As stated above, the printing ink composition of the present invention comprises, in aqueous medium, an ink colorant selected from the group consisting of a dispersed dye, a pigment, and mixtures thereof. Typical of the many colorants which may be employed in the printing ink composition are: Diarylide Yellow, Phthalo Blue, and Barium Lithol Red.

As the binder to secure the ink colorant to the print-receiving substrate, e.g., paper, the present invention employs lignin acetate. Such compounds may be produced from the lignin by-products of a kraft pulping process of a paper-making operation. Lignin is recovered from the waste black liquor of a kraft pulping process by reducing the pH of the black liquor from a pH of around 13.5 to a pH of about 9.5 to precipitate the lignin. The lignin precipitate is thereafter further acidified to an acidic pH level where it is recovered and water-washed to remove inorganic salts and other impurities. Such methods of recovery of lignin by-products from kraft pulping processes and their purification is described in U.S. Pat. No. 4,381,194.

Because of the noticeable color of such lignins and the detrimental interference that the lignin color has, particularly on lighter primary colorants, they have not been satisfactorily employed in the lighter color printing ink systems. In attempting to reduce or eliminate the color of lignin for use as a binder in water-based printing ink systems, a logical choice is to oxidatively bleach the non-sulfonated kraft lignin. However, the increased carboxyl content of such bleached lignins increases their water-solubility to an extent that that they are unsatisfactory for use as a binder for the colorant in a water-based printing ink system. Attempts to formulate and use an ink composition at an acidic pH level to reduce the lignin water-solubility causes corrosion of the printing equipment.

It has now been found that lignin acetate may be employed effectively as a binder without color interference, and in many cases with color enhancement of the primary color, in water-based printing ink compositions. Such lignin compounds are produced by reductive acetylation of a non-sulfonated lignin by treatment with acetic anhydride used as a solvent and acetylating agent, and zinc dust used as a reducing agent. The resulting reaction reduces the color-producing quinone-type groups or structures of the lignin molecule to reactive hydroxyl groups which in turn react with the solvent/reactant acetic anhydride to yield lignin acetate. The reaction steps of the process are illustrated by the following chemical equation: ##STR1##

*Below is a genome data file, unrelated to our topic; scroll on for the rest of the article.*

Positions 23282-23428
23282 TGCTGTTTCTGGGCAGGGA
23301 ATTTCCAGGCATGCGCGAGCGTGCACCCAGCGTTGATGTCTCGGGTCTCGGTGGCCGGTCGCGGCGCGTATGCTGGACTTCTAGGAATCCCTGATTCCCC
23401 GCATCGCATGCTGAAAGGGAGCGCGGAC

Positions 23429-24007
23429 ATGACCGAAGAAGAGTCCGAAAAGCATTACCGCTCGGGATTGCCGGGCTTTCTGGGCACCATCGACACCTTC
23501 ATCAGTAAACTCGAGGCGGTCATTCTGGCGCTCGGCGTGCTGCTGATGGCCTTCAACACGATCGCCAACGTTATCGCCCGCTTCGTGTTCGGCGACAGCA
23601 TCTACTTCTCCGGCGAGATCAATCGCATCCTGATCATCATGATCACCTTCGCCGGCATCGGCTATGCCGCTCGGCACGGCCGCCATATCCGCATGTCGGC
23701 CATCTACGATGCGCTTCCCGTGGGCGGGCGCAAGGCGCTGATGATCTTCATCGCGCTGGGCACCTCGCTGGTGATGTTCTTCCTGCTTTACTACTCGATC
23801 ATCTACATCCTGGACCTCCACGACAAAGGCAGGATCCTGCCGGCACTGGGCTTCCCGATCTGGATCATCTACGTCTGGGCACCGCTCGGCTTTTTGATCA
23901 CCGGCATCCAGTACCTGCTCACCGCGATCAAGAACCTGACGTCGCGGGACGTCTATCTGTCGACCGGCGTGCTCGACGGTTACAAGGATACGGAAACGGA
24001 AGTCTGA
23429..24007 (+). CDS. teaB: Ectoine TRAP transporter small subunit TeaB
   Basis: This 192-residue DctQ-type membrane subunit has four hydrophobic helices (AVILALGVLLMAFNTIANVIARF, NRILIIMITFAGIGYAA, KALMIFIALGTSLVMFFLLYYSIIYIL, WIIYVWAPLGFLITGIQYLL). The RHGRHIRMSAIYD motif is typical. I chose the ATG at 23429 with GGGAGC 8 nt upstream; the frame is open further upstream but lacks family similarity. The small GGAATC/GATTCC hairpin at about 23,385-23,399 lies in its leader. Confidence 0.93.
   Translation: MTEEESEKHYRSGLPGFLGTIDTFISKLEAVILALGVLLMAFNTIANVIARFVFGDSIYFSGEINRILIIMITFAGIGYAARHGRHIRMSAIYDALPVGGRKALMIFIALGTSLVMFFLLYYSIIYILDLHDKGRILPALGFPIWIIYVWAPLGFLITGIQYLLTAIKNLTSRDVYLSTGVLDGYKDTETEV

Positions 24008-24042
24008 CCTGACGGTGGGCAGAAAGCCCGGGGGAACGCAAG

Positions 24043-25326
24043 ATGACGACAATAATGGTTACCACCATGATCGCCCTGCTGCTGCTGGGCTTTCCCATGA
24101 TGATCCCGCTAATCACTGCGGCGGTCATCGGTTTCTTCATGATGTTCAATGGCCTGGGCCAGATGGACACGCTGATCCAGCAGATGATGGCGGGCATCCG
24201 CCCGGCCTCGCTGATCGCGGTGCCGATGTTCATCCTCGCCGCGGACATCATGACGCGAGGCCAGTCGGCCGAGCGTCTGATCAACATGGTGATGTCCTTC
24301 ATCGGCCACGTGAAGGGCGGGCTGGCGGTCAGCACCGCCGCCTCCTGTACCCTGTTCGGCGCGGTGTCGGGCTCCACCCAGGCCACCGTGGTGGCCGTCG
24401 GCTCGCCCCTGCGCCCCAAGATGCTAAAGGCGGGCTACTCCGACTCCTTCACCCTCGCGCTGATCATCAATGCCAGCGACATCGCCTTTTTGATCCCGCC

Not only are the primary color bodies of the lignin destroyed, but they are protected from re-oxidation by blocking the intermediate phenolic compounds by simultaneous acetylation. Additionally, the normally occuring phenolic and aliphatic hydroxyls of the lignin compound are stabilized, inhibiting the formation of heavy metal complexes. Although the resulting lignin acetate product has a pale yellow color, it is quite acceptable for use as an ink binder. In fact, the lignin acetate binder has been found to provide enhancement in the dye colorant which enables production of a richer, fuller color on the printed substrate with less use of principal colorant in the print composition.

The invention may be further described and explained by the following specific example illustrating the preparation and use of lignin acetate as a binder in a water-based printing ink composition. Amounts given are by weight unless otherwise indicated.

EXAMPLE